It was cold when we arrived and 2 other birders were already there staking out the place and they had not yet seen it. It was not long until another 4 more birders also showed up and then a 5th, so we had 10 people watching and listening for this bird to make an appearance. After about a half an hour I heard its chatter call as well as another good birder and sure enough it came in to the tree next to the palm tree where it liked to feed on the fruits of that palm.
Streak-backed Oriole -showing the streaks on its back, hence its name.
Feasting on a palm fruit.
Wow! What a stunning bird to observe on the first day of the year! Since we were in Yuma, we decided to head to the agricultural fields south of the city as there had been some reports of high numbers of raptors, with Ferruginous Hawks being the most numerous. We were amazed at the numbers of these marvelous raptors as we counted over 40 individuals. One of them even managed to fly over our vehicle while we parked along the road which offered us some incredible close observations.
With Yuma being a 3 hour drive home, we departed the area in early afternoon as we tried to do a little birding on the way home including a drive through some of the agricultural fields in and around the town of Maricopa, Arizona, which is in Pinal County. We found one stretch of road where we were astonished by the number of Burrowing Owls. Our final tally was about 30 of these cuties. At one spot, we found a pair on a concrete ridge, so we tried to get the car in a position for photos. First 2 photos are of the pair when we stopped the car. Then one of them got a bit concerned and shy, and ducked down behind the concrete while the other just stayed perched and acted very nonchalant about the whole experience. I love how the shy one was peeking up over the concrete to check on us.
Burrowing Owl #1
Burrowing Owl #2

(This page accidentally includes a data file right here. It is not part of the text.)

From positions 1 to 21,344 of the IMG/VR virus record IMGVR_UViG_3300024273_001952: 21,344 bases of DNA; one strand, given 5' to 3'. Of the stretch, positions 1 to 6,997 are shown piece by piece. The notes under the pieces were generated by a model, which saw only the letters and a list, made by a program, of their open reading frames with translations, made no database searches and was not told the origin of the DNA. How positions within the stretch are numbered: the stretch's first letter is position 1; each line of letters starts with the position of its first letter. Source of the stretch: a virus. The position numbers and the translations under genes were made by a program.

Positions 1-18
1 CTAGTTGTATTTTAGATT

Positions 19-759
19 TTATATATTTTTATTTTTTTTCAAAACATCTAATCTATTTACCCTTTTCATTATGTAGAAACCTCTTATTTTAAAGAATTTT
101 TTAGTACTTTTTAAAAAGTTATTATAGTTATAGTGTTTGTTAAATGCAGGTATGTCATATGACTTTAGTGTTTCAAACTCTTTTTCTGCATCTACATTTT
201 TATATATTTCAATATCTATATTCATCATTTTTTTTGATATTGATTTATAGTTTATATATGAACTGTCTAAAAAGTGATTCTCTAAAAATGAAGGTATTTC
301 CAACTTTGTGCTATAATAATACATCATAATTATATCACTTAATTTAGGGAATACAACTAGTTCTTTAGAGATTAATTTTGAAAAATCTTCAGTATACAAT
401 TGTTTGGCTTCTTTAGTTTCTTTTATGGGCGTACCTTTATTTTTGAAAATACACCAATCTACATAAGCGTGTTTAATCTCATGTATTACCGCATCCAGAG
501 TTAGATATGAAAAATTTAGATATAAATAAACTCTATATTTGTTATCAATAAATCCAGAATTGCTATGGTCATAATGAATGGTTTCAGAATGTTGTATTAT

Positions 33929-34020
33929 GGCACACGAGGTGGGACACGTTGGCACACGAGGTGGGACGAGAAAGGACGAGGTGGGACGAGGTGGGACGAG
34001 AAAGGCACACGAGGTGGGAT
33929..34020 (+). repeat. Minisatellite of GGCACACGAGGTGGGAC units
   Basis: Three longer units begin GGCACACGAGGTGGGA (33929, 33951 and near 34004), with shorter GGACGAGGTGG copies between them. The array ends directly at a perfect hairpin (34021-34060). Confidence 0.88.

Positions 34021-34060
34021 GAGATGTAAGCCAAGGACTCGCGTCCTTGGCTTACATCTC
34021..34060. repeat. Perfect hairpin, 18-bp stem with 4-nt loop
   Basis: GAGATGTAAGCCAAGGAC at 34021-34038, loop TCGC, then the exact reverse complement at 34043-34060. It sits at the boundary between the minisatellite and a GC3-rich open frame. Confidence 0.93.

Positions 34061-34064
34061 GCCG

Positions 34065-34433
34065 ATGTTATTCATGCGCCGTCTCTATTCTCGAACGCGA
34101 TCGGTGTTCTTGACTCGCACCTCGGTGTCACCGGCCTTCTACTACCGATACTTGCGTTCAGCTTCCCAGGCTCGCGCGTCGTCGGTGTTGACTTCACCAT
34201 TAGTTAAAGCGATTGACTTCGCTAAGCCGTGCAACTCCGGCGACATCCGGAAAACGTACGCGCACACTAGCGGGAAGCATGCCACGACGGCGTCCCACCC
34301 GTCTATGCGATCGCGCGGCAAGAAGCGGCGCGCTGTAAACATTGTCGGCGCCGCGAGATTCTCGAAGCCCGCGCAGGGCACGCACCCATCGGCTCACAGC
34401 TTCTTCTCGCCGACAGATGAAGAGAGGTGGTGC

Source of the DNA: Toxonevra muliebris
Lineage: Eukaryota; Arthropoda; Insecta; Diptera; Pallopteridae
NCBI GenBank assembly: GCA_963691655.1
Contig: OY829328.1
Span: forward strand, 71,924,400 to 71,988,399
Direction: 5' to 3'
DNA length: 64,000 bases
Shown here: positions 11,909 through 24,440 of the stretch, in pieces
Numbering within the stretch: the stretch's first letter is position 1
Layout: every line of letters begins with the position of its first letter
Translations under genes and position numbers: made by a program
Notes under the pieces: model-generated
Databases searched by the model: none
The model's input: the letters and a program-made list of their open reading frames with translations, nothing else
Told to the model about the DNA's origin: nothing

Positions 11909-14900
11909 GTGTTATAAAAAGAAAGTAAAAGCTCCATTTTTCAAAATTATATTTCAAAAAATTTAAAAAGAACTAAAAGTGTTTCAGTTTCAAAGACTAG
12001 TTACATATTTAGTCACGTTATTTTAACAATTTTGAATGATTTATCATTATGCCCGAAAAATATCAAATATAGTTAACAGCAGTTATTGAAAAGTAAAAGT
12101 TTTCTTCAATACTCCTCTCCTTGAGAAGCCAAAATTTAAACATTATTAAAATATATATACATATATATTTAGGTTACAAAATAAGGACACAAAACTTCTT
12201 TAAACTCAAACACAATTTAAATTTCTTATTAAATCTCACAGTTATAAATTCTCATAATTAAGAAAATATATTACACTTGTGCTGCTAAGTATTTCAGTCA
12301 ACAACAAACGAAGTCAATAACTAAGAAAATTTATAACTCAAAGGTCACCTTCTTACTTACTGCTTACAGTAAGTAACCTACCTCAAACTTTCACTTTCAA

Burrowing Owl # 2 - showing its shyness
Burrowing Owl #1 - being very nonchalant
A couple more shots from the road were an American Pipit and a Loggerhead Shrike in the waning afternoon sunlight.
What an awesome day to start of the new year with an awesome bird! The oriole was a life bird for Muriel and a state and national bird for both Chris and myself.
Saturday, January 2, 2016
In the early part of December, I just happened to celebrate a landmark birthday and I was fortunate to have it fall on a Saturday. What better way to celebrate a birthday than getting out in nature to see what cool birds one can find! One of my best birding buddies, Chris Rohrer ventured north from Tucson and joined me in our quest to find some birds in and around the eastern suburbs of Gilbert, Mesa, Scottsdale, and Tempe.
First stop was the Gilbert Riparian Water Preserve in the search for some rare Purple Finches that had been seen there for a week or so. We did not have any luck with that species, but the birding was was still excellent with the highlight being a White-throated Sparrow. Of course several others were gracious enough to allow photos as well; Neotropic Cormorant and Wilson's Snipe.
Wilson's Snipe well camouflaged
Wilson's Snipe zoomed in and cropped
Our next stop was Coon Bluff on the Salt River northeast of Mesa to search for another rarity, a Reddish Egret which had not been reported for a few days, so our hopes were not very high and once again, we dipped on this bird as well. But once again, several other species made our visit very enjoyable such as Cedar Waxwing and Vermilion Flycatcher. And a couple more passerine species graciously gave me a chance to get photos with their reflection in the water, which is not too common; Say's Phoebe and American Pipit.
From here we headed to Scottsdale Ranch Park to look for a Red-breasted Sapsucker which had been reported there. It is an uncommon winter migrant in Arizona; its more common winter range is the Pacific Coast from Baja California northward to Washington state and into British Columbia in Canada. It is always a treat to see this bird in Arizona. We arrived and spent some time searching in the trees that it favored and was not finding it. As we decided to maybe head to the next location on our agenda, we met a handful of other birders also looking for it, but to no avail. I started scanning its favorite tree one last time and Bingo! there it was! I quickly got everyone else on it and it was quite accommodating to us all.
One last point of interest on our list: Tempe Town Lake. Sorry to say, but we came here to actually locate a drake Mandarin Duck that had been seen here for some time Although, it is non-countable as an ABA bird, you have to admit it really is quite a handsome specimen.
A nice adult Bald Eagle is always a bonus, and it is nice to find one is such an urban setting such as Tempe Town Lake.
Adult Bald Eagle
I was a great way to spend a milestone bi(rd)thday!